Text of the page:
# Continuous function

## Homework Statement

Hey.
How can I show that this is a Continuous function?

## The Attempt at a Solution

#### Attachments

• 1.jpg
5.8 KB · Views: 341

HallsofIvy
Homework Helper
First, it is clearly continuous everywhere except possibly (0,0). I presume you have no trouble with that. In order to show that it is also continuous at (0,0), use the definition of continuous: that $\lim_{(x,y)\rightarrow (0,0)} f(x,y)= f(0,0)$. Now, what does that vertical line in the formula mean? You appear to have
$$\frac{x^2 y^2}{x^2y^2|(x-y)^2}$$
I don't understand that "|".

First, it is clearly continuous everywhere except possibly (0,0). I presume you have no trouble with that. In order to show that it is also continuous at (0,0), use the definition of continuous: that $\lim_{(x,y)\rightarrow (0,0)} f(x,y)= f(0,0)$. Now, what does that vertical line in the formula mean? You appear to have
$$\frac{x^2 y^2}{x^2y^2|(x-y)^2}$$
I don't understand that "|".

Where do u see a vertical line? it's a plus sign I know that I need to show that $\lim_{(x,y)\rightarrow (0,0)} f(x,y)= f(0,0)$, any idea about how to show it?

morphism
Homework Helper
I know that I need to show that $\lim_{(x,y)\rightarrow (0,0)} f(x,y)= f(0,0)$, any idea about how to show it?
Have you tried simplifying the expression for f(x,y) when (x,y)$\neq$(0,0)?

Have you tried simplifying the expression for f(x,y) when (x,y)$\neq$(0,0)?

What do you mean by simplify?

HallsofIvy
Homework Helper
Okay, so you need to show that the limit, as (x,y) goes to (0,0) of
$$\frac{x^2y^2}{x^2y^2+ (x- y)^2}$$
is 1, the value of the function at (0,0).

There doesn't seem to me to be any good way to simplify that (multiplying out, reducing the fraction, etc. just like you did in algebra)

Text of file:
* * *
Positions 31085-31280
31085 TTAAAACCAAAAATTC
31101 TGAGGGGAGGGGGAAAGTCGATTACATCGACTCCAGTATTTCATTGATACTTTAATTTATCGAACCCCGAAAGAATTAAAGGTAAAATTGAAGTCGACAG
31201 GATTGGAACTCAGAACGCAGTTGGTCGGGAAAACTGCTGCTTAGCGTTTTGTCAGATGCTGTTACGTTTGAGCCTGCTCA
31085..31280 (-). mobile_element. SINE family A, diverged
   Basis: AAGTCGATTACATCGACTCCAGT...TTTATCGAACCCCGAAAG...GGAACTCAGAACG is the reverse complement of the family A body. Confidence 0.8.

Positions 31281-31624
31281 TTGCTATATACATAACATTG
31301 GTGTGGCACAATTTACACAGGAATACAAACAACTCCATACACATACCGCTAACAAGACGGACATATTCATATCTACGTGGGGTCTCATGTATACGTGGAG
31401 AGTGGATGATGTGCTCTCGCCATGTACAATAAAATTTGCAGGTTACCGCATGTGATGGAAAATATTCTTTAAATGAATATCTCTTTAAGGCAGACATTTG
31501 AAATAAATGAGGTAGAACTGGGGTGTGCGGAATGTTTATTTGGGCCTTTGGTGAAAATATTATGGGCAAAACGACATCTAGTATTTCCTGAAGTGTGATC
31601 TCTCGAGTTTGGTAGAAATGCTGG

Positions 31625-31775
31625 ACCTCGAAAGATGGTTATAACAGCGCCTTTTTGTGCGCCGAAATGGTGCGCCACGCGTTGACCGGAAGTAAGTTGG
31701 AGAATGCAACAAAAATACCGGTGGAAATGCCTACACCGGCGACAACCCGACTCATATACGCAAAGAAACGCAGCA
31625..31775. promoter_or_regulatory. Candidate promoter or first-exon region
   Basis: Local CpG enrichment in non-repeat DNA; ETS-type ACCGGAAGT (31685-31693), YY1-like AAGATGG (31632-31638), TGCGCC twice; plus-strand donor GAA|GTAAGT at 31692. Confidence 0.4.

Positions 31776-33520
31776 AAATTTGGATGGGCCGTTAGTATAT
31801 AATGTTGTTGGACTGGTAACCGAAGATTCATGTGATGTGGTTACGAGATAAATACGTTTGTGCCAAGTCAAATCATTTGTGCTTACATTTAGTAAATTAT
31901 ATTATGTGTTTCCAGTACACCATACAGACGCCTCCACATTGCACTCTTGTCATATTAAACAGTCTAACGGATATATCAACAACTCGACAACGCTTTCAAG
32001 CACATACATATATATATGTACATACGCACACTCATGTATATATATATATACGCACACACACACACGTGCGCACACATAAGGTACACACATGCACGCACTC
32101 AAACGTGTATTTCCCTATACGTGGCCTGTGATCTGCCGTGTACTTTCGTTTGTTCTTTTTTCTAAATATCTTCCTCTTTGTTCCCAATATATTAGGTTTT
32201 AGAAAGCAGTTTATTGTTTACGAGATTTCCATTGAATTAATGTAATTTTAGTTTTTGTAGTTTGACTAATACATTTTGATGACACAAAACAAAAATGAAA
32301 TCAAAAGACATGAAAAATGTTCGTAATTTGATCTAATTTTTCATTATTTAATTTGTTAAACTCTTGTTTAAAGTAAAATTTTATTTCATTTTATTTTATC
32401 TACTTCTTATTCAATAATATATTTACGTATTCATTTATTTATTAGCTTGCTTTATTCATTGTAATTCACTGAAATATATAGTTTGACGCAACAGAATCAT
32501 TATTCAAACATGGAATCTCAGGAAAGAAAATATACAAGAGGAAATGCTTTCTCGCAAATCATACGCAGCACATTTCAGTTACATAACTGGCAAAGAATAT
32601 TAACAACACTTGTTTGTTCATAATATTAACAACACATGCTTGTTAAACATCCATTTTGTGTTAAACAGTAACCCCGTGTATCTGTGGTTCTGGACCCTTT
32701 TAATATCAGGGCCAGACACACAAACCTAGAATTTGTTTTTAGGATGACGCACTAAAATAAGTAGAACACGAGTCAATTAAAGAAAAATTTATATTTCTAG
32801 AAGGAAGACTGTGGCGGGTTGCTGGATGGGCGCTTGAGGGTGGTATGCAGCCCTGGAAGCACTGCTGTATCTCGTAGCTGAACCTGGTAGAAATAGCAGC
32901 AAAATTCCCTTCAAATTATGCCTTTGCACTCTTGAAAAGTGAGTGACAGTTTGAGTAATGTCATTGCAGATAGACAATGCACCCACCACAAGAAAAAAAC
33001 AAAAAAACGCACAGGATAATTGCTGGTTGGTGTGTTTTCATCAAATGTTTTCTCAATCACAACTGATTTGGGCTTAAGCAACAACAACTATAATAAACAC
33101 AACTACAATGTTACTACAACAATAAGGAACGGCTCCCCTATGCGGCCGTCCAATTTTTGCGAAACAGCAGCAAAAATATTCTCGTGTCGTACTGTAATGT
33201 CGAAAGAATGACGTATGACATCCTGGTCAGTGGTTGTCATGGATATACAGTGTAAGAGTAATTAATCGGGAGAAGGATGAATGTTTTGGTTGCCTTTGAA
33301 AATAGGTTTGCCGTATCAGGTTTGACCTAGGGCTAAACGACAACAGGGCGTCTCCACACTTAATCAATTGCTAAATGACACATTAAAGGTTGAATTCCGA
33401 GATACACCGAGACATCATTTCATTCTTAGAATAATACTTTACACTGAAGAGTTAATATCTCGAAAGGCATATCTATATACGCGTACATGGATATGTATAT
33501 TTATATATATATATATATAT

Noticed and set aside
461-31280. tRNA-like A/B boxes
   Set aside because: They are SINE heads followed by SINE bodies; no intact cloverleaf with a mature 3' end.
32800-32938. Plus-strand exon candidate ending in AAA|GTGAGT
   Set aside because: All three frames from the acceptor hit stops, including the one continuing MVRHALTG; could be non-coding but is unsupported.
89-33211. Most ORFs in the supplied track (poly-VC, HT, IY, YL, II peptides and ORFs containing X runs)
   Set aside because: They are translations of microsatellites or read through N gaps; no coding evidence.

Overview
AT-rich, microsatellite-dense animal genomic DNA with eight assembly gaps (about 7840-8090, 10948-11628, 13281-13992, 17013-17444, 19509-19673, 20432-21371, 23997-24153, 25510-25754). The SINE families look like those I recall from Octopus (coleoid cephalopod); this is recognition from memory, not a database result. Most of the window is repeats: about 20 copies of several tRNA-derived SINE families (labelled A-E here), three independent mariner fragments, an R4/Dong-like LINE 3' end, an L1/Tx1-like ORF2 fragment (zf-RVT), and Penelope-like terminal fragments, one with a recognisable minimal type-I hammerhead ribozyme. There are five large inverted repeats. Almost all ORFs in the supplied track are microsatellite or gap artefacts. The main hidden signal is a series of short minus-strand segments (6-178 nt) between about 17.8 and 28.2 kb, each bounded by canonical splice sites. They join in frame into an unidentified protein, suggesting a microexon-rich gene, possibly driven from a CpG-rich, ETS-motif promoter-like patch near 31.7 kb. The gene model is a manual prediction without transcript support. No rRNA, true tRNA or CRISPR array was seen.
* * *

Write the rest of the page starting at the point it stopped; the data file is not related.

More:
The best way to find the limit of a function of two variables, going to (0,0) is to change to polar coordinates. That way a single variable, r, measures the distance from (0,0). In polar coordinates, $x= rcos(\theta)$ and y= $rsin(\theta)$ so $x^2y^2= r^4 sin^2(\theta)cos^2(\theta)$ and $(x- y)^2= (rcos(\theta)- rsin(\theta))^2= r^2(cos(\theta)- sin(\theta))^2$. The function, in polar coordinates, is
$$\frac{r^4 sin^2(\theta)cos^2(\theta)}{r^2(sin^2(r^2theta)cos^2(\theta)sin^2(\theta)+ (cos(\theta)-sin(\theta))^2}= r^2\left[\frac{sin^2(\theta)cos^2(\theta)}{r^2sin^2(\theta)cos^2(\theta)+ (cos(\theta)- sin(\theta)^2}\right]$$
and now the point is that because of that "r2" factored out, as r goes to 0, the whole thing goes to 0 no matter what $\theta$ is.

Now, that does cause a serious problem as far as showing that this function is continuous is concerned!

Okay, so you need to show that the limit, as (x,y) goes to (0,0) of
$$\frac{x^2y^2}{x^2y^2+ (x- y)^2}$$
is 1, the value of the function at (0,0).

There doesn't seem to me to be any good way to simplify that (multiplying out, reducing the fraction, etc. just like you did in algebra)

The best way to find the limit of a function of two variables, going to (0,0) is to change to polar coordinates. That way a single variable, r, measures the distance from (0,0). In polar coordinates, $x= rcos(\theta)$ and y= $rsin(\theta)$ so $x^2y^2= r^4 sin^2(\theta)cos^2(\theta)$ and $(x- y)^2= (rcos(\theta)- rsin(\theta))^2= r^2(cos(\theta)- sin(\theta))^2$. The function, in polar coordinates, is
$$\frac{r^4 sin^2(\theta)cos^2(\theta)}{r^2(sin^2(r^2theta)cos^2(\theta)sin^2(\theta)+ (cos(\theta)-sin(\theta))^2}= r^2\left[\frac{sin^2(\theta)cos^2(\theta)}{r^2sin^2(\theta)cos^2(\theta)+ (cos(\theta)- sin(\theta)^2}\right]$$
and now the point is that because of that "r2" factored out, as r goes to 0, the whole thing goes to 0 no matter what $\theta$ is.

Now, that does cause a serious problem as far as showing that this function is continuous is concerned!

Got ya, 10x.